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Track and field coach Joe Frye releases "Coffeehouse Christmas" album

Belmont track and field coach Joe Frye's second Christmas album titled, "Coffeehouse Christmas." Photo courtesy of Joe Frye.

Entering his tenth season as a Belmont track and field coach, Joe Frye has a passion for the craft.

Once labeled as Belmont’s “athlete of the year” and Atlantic Sun Conference’s “most valuable performer” as a thrower, Frye quickly found joy in assisting Belmont’s next generation of talent.

But coaching is not his only passion.

Released on Nov. 25, Frye awed many with a 10-track Christmas album titled “Coffeehouse Christmas.”

The album comes as his second Christmas album in the past two years, following his seven-track debut “Home for Christmas” released in 2020.

As a Division I track and field coach, Frye finds comfort in music’s ability to help express himself outside the crazy world of athletics.

Many of his athletes, however, don’t even know about it.

“It serves as a great hobby to keep me grounded outside of athletics,” Frye said. “I try to keep the two pretty separated because it’s important to me that my student athletes see me as a coach. I understand how it can be a little strange because you don’t get these two together.”

Frye first came to Belmont as a student in 2006. He majored in music business with an emphasis in production.

As a student, Frye became one of the most decorated athletes in Belmont history, racking up several program records in both the weight throw and hammer throw categories.

He became more involved with athletics and was hired as a track and field coach shortly after his graduation in 2010.

But music remained a crucial part of his life.

“I still retained a strong desire to stay involved in the music industry in some respects,” Frye said. “That has normally manifested itself as collaboration projects with other musicians around town.”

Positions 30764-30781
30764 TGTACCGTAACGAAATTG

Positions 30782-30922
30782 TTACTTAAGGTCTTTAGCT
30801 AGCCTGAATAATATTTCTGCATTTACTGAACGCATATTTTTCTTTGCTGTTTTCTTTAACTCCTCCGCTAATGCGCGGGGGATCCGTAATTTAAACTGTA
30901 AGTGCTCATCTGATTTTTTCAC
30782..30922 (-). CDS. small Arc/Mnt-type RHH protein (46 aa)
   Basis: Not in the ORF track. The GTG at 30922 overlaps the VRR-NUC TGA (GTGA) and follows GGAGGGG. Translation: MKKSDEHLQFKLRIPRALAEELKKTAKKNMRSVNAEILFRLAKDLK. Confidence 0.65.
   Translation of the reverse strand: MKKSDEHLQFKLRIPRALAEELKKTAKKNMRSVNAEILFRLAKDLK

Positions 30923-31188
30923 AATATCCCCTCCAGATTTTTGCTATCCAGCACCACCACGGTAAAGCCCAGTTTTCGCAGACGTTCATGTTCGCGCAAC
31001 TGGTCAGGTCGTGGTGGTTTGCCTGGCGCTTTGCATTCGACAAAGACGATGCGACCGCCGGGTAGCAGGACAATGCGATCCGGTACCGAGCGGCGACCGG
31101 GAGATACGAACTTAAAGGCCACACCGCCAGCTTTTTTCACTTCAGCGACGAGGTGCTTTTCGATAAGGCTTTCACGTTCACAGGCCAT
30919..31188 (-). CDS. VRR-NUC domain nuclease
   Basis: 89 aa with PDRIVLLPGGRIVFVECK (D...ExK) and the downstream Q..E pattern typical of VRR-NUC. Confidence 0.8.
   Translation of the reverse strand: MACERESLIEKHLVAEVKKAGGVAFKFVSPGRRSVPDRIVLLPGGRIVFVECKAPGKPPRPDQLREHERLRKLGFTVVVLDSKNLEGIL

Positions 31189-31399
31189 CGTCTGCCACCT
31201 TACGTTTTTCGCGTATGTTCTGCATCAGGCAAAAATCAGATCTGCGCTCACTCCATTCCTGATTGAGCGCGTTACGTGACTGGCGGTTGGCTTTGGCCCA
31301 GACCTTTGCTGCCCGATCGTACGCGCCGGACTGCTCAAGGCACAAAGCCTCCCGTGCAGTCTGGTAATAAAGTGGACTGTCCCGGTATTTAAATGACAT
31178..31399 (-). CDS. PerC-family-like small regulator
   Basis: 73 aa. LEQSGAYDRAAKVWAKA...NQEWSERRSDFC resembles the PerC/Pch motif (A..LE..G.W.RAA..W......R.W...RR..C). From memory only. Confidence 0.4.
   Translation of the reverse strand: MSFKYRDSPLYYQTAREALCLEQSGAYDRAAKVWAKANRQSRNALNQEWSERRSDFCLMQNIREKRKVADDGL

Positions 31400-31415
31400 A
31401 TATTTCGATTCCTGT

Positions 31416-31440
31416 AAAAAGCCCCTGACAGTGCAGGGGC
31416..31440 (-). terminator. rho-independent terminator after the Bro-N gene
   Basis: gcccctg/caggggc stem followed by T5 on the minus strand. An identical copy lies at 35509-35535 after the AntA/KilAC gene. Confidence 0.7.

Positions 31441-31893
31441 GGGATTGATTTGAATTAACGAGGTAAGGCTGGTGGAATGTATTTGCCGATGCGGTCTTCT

For his latest project, Frye settled on a Christmas album – one of his favorite genres.

The album consists of mostly cover songs that would be familiar to most listeners, such as “Santa Baby,” “White Christmas” and “All I Want for Christmas is You.”

Frye named the album “Coffeehouse Christmas” because it fits the mood he wanted the album to have.

“I wanted to make an album that wasn’t too abrasive and could be very background style music,” Frye said. “My thought was, you’re sitting in a coffeehouse, and you don’t even hear it — but it’s there.”

Each singer featured on the album has a deep and personal connection to Frye, as they have either played or sang at Frye’s church in Lebanon, Tennessee.

Most of the featured artists have been friends of Frye’s since his days as a Belmont student — but some are even current students.

Sophomore Aniston Pate said she was delighted to be part of the experience.

“Joe asked me if I’d be open to singing a song on the record,” Pate said. “I was obviously over the moon and said yes without hesitation.”

The hard part was finding the perfect song, but Pate and Frye eventually landed on “Santa Baby.”

“Joe and I quickly talked through our favorite Christmas songs,” Pate said. “‘Santa Baby’ made the list and seemed to fit the sound of the album the best.”

For Pate, working on the album was fun since most of the other artists featured are good friends. Plus, Frye’s kindness made the process an even more enjoyable experience, Pate said.

“Joe and his family have been so kind to me since we met at church, and I’m glad to have worked with him,” Pate said. “I feel lucky to be a part of it all.”

Frye acknowledges that the singers on the album are incredibly talented but busy pursuing other projects, so he’s joyful they found the time to help create an album filled with holiday cheer.

“I’m really grateful that they all said yes and followed through with delivering a great performance into the mic,” Frye said. “At the end of the day, when it comes out of the speaker, you get happy, comfortable Christmas music sung by some really talented vocalists.”

Frye’s “Coffeehouse Christmas” is now available on all streaming platforms. This article was written by Ty Wellemeyer

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